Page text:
Cherokee Nation, ODOT Tout First-ever Traffic Light Project as a Success

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TAHLEQUAH, Okla. —The Cherokee Nation’s first-ever traffic light project with the Oklahoma Department of Transportation is being touted a success by ODOT and city and tribal officials.

ODOT Executive Director Mike Patterson was in Tahlequah Thursday to see the new traffic light at the U.S. Hwy 62 and Coffee Hollow Road intersection, where 11,000 drivers pass through daily.

“I want to praise the Cherokee Nation and the city of Tahlequah for their community-mindedness and stepping up to make these safety improvements possible,” Patterson said. “ODOT has a great working relationship with the tribes and cities in eastern Oklahoma, and I believe that will continue as we partner on more transportation projects in the future.”

The Cherokee Nation began project construction in July, and the traffic light was activated Nov. 18.

“I truly believe this new traffic light is going to make a difference in the quality of life and safety of all drivers, but especially our Cherokee Nation students and employees,” Cherokee Nation Principal Chief Bill John Baker said. “I very much appreciate the partnership our roads department was able to have with the state’s transportation department, and how hardworking and diligent everyone was to see the project completed.”

The intersection is the entrance to Sequoyah High School, Head Start, Cherokee Immersion Charter School and the Early Childhood Development Center.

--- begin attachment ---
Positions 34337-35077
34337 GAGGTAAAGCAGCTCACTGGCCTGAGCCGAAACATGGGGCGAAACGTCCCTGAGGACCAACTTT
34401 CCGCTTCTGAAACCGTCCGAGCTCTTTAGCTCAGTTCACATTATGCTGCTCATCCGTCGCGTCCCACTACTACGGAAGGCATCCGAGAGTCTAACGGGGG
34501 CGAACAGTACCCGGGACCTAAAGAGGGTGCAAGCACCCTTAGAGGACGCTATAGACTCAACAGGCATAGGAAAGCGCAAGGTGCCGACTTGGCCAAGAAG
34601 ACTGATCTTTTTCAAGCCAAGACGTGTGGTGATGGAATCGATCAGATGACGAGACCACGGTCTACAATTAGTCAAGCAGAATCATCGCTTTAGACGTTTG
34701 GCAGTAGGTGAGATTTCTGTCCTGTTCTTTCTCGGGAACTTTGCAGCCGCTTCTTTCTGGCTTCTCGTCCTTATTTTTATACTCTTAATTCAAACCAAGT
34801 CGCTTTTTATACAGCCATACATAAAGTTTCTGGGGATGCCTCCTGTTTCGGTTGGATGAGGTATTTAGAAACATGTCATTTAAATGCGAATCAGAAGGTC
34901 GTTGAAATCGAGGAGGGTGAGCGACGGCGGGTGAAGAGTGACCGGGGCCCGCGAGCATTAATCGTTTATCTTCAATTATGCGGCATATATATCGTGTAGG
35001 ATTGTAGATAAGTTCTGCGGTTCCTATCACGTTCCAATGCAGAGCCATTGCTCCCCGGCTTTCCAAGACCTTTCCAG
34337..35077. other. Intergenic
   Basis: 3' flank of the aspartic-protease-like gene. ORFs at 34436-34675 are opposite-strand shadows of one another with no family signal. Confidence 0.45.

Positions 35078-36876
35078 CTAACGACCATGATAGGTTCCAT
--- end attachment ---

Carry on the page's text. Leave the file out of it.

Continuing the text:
“My wife and I go through the intersection at a minimal four times a day, two in which our children are with us, and it used to be scary,” said Howard Paden, parent of three girls. “Like most parents, we hoped that someone would put a traffic light up not only for safety but for convenience. Some days you had to wait at the intersection for 15 minutes, or chance trying to make a turn in oncoming traffic.”

The Cherokee Nation funded the project from a half-million-dollar grant from the Federal Highway Administration Tribal Transportation Program and the tribal roads department funded the remainder of the total $750,000 project cost. ODOT approved the plans and provided oversight.

City of Tahlequah Mayor Jason Nichols said the new traffic light doesn’t just help the Cherokee Nation.

“We have had some emergency services that respond to accidents at this intersection, so anytime it can be made safer so that we don’t have to divert our resources outside the city, we’re happy,” Mayor Nichols said. “For anyone going in and out of the Cherokee Nation complex and the school, including a lot of Tahlequah residents, this light just makes the trip a lot smoother. It’s really a wonderful improvement for traffic on this south end of town.”

In fiscal year 2014, the Cherokee Nation completed 64.2 miles of road and bridge projects throughout the tribe’s 14-county jurisdiction. More than $13 million of tribal and federal dollars were used in the 28 projects.

“As the legislative body of this tribe, our job is to allocate our resources to helping our people and improving roads and bridges, and the safety of busy intersections is always one of those priorities,” Tribal Council Speaker Tina Glory-Jordan said. “We know this stoplight means a great deal to everyone, from Head Start teachers, Sequoyah bus drivers and residents headed to work every day.”